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2022-11-20, 19:52   #56
raresaturn

Jul 2021

2416 Posts

Quote:
 Originally Posted by MattcAnderson (2*10^n - 11)/9 is a prime number for n=4, 18, 100, 121, ... so the number 2221 is a prime number as well as others. Cheers
As Batalov mentioned I don' think you understand the thread. You have to re-arrange the digits to make a prime anagram. Using even numbers is pointless in this regard. See first post in this thread for more info.

2022-11-21, 00:39   #57
SmartMersenne

Sep 2017

13910 Posts

Quote:
Originally Posted by raresaturn
Quote:
 Originally Posted by MattcAnderson (2*10^n - 11)/9 is a prime number for n=4, 18, 100, 121, ... so the number 2221 is a prime number as well as others. Cheers
As Batalov mentioned I don' think you understand the thread. You have to re-arrange the digits to make a prime anagram. Using even numbers is pointless in this regard. See first post in this thread for more info.
I think MattcAnderson is trying to guarantee no prime anagrams, as all other anagrams are even.

2022-11-21, 02:32   #58
raresaturn

Jul 2021

22·32 Posts

Quote:
 Originally Posted by SmartMersenne I think MattcAnderson is trying to guarantee no prime anagrams, as all other anagrams are even.
yes but using even numbers is trivial.. why bother?

2022-11-21, 04:02   #59
Batalov

"Serge"
Mar 2008
Phi(4,2^7658614+1)/2

3·3,329 Posts

Quote:
 Originally Posted by raresaturn yes but using even numbers is trivial.. why bother?
You still have to find a prime then it is trivial.
Have you?

2022-11-21, 04:20   #60
raresaturn

Jul 2021

22×32 Posts

Quote:
 Originally Posted by Batalov You still have to find a prime then it is trivial. Have you?
Yes. All numbers ending in 2 are not prime. What's the point if rearranging the prime just gives you something like 122222222 ????. There is no possibility of a prime if the last digit is even.

2022-11-21, 04:51   #61
Batalov

"Serge"
Mar 2008
Phi(4,2^7658614+1)/2

3·3,329 Posts

but (2*10^282948-11)/9 i.e. 2....{282947 of them}...21 is prime. What does it tell you?

Quote:
 Originally Posted by raresaturn Take a prime number and rearrange ... Therefore the question becomes: What is that largest prime that has no anagrams? Can anyone find larger ones?
Who wrote that?

2022-11-21, 05:32   #62
raresaturn

Jul 2021

22·32 Posts

Quote:
 Originally Posted by Batalov but (2*10^282948-11)/9 i.e. 2....{282947 of them}...21 is prime. What does it tell you?
That there's no need to check for anagrams because any rearrangement will make the number even.

Quote:
 Originally Posted by Batalov Who wrote that?
Apart from trivial ones, obviously.

Last fiddled with by raresaturn on 2022-11-21 at 05:35

 2022-11-21, 08:18 #63 LaurV Romulan Interpreter     "name field" Jun 2011 Thailand 3×5×683 Posts I bet I know a prime at least as large as any prime you know, or larger, which has no anagrams. But there is a catch... It is in base 2...
2022-11-21, 16:02   #64
Dr Sardonicus

Feb 2017
Nowhere

10111110011102 Posts

Quote:
 Originally Posted by LaurV I bet I know a prime at least as large as any prime you know, or larger, which has no anagrams. But there is a catch... It is in base 2...
Good one!

For n > 1, there is ("Bertrand's Postulate") at least one prime between 2^(n-1) and 2^n. These are the primes with precisely n bits. My rough-and-ready guess is that, like the integers in (2^(n-1),2^n), the number of binary 1's in these primes is highly concentrated around n/2.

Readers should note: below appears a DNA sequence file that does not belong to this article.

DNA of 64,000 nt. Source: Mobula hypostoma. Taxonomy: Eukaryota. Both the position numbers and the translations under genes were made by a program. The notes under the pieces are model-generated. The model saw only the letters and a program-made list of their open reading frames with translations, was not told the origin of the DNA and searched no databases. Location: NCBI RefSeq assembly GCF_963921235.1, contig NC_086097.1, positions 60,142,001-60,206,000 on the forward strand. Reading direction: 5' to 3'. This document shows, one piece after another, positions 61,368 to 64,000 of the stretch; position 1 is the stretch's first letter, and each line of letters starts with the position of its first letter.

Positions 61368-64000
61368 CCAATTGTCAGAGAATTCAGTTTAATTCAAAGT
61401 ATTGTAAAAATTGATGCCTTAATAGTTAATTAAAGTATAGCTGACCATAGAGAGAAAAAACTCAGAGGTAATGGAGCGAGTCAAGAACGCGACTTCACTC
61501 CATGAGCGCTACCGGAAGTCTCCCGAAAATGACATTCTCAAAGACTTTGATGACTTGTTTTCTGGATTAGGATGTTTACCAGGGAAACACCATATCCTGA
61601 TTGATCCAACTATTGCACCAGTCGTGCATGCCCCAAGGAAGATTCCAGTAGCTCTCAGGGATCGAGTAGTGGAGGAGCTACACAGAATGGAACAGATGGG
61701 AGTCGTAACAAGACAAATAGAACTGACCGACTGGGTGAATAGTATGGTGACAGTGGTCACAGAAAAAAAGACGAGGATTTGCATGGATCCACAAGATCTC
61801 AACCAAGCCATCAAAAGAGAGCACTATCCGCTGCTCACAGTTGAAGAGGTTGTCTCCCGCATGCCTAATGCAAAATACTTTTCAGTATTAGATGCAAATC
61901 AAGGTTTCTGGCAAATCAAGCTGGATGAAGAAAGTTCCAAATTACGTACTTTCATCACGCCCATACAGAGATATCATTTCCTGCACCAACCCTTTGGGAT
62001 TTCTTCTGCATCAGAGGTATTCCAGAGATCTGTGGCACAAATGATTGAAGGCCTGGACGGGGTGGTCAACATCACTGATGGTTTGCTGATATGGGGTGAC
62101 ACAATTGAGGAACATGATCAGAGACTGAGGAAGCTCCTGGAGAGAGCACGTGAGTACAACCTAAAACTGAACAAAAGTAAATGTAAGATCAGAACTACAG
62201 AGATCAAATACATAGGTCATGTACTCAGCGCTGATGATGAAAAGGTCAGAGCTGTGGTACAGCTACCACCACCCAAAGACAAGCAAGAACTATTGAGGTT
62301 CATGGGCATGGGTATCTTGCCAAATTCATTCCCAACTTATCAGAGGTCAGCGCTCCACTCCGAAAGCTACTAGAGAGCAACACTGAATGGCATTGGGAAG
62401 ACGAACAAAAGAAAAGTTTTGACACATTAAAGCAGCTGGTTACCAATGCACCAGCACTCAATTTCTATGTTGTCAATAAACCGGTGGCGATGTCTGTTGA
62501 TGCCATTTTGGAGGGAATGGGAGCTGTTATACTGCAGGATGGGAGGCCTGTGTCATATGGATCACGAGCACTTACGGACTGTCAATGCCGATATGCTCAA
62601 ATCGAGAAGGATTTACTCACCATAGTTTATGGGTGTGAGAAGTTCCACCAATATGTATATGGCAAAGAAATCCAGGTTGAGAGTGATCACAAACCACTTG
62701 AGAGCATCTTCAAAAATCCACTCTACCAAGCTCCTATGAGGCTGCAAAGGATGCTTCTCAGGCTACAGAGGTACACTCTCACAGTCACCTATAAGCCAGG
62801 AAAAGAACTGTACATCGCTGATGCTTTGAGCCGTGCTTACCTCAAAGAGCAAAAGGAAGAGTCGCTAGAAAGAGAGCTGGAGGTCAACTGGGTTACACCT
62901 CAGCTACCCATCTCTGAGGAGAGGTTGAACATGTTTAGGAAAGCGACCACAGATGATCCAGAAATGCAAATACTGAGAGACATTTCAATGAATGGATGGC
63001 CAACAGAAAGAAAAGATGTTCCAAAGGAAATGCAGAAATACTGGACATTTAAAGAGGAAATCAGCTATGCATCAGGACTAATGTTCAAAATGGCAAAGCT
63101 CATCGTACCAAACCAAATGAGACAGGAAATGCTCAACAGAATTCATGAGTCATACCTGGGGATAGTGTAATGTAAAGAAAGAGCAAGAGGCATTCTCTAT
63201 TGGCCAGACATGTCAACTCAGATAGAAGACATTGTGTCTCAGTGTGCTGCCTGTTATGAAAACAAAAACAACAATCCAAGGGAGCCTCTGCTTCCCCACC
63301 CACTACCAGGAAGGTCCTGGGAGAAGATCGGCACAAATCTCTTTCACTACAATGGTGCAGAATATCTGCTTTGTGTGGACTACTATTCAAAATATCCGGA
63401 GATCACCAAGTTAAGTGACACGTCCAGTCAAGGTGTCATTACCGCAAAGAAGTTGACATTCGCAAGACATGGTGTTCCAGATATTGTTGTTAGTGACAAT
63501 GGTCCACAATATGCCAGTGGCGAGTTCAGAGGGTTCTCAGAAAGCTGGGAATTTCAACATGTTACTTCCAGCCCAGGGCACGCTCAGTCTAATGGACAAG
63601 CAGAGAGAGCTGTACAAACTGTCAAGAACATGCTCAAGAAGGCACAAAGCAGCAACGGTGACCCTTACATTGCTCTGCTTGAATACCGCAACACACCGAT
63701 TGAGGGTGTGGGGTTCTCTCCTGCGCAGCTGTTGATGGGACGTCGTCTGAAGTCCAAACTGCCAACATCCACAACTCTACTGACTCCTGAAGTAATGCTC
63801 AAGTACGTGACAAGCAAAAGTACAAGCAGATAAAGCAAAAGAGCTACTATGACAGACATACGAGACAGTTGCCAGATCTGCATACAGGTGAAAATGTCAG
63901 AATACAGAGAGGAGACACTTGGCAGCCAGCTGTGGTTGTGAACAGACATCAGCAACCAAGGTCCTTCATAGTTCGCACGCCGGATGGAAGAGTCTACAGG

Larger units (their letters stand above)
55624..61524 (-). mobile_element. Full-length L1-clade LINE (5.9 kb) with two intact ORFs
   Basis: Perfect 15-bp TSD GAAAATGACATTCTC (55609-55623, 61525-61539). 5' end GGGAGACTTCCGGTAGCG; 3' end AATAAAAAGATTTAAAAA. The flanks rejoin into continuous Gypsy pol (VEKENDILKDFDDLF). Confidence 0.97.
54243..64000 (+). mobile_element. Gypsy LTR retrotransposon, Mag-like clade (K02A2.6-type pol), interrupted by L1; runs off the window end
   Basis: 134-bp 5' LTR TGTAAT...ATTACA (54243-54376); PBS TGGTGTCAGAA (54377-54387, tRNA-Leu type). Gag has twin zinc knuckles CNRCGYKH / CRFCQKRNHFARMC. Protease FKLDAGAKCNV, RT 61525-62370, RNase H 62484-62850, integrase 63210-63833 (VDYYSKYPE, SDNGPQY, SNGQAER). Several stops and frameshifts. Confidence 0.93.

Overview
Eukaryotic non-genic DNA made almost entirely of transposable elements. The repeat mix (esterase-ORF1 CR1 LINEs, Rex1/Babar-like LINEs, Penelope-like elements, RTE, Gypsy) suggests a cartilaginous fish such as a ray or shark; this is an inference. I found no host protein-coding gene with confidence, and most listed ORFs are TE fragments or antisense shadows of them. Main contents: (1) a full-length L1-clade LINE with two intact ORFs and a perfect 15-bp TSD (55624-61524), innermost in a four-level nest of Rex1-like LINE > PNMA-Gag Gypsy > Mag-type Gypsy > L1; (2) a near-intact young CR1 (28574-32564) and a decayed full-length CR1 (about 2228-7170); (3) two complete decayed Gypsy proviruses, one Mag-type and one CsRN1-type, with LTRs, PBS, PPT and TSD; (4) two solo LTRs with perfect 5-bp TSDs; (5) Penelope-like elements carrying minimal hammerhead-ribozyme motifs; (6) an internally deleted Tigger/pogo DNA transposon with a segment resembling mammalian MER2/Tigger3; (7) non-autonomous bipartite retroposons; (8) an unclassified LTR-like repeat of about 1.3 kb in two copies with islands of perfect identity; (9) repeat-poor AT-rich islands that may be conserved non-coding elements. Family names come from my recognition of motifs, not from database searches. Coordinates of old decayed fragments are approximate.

An actual count for n = 27 gives the following totals for numbers of 1's from 1 to 27.

[0, 0, 2, 40, 279, 1291, 5706, 20287, 51822, 117870, 224567, 355931, 487555, 563833, 558175, 489259, 355960, 215725, 119409, 51953, 18651, 5720, 1498, 178, 33, 0, 0]

There are no odd primes with exactly one binary one. The only possible primes with two binary ones are the Fermat primes. There is a decent chance of a single n-bit prime with exactly three binary ones (The first and last bit have to be 1, leaving one 1 among the remaining bits.)

The only primes with no binary digits of 0 are the Mersenne primes.

There is exactly one 25-bit prime p with 3 binary ones. In decimal, with vector of binary digits,

16777729 [1, 0, 0, 0, 0, 0, 0, 0, 0, 0, 0, 0, 0, 0, 0, 1, 0, 0, 0, 0, 0, 0, 0, 0, 1]

And there is at least a chance that there is precisely one n-bit prime with exactly n-1 binary ones.

This is realized, again with n = 25:

33546239 [1, 1, 1, 1, 1, 1, 1, 1, 1, 1, 1, 0, 1, 1, 1, 1, 1, 1, 1, 1, 1, 1, 1, 1, 1]

 2022-11-25, 19:28 #65 Batalov     "Serge" Mar 2008 Phi(4,2^7658614+1)/2 3·3,329 Posts Here's the apparent champion of primes* for which all anagrams are composite. It was found by unconnected a few years ago: 68400000000000000000000...0000000000000000001 (1'127'121 decimal digits, and notably five distinct digits are used). I think this is a rather good closing point. *and it is a proven prime, too, unlike other near/quasi-repunits which are PRPs
 2022-11-25, 19:53 #66 kruoli     "Oliver" Sep 2017 Porta Westfalica, DE 4C516 Posts If I put all the zeros in front and put the remaining digits in order I get 00...0006841, which is also prime. Maybe others numbers, too, where we do not need to start with zero as a digit. As long as we have the 1 at the end, why shouldn't there be other prime possible? Have you checked all others? Last fiddled with by kruoli on 2022-11-25 at 19:55 Reason: Grammar.

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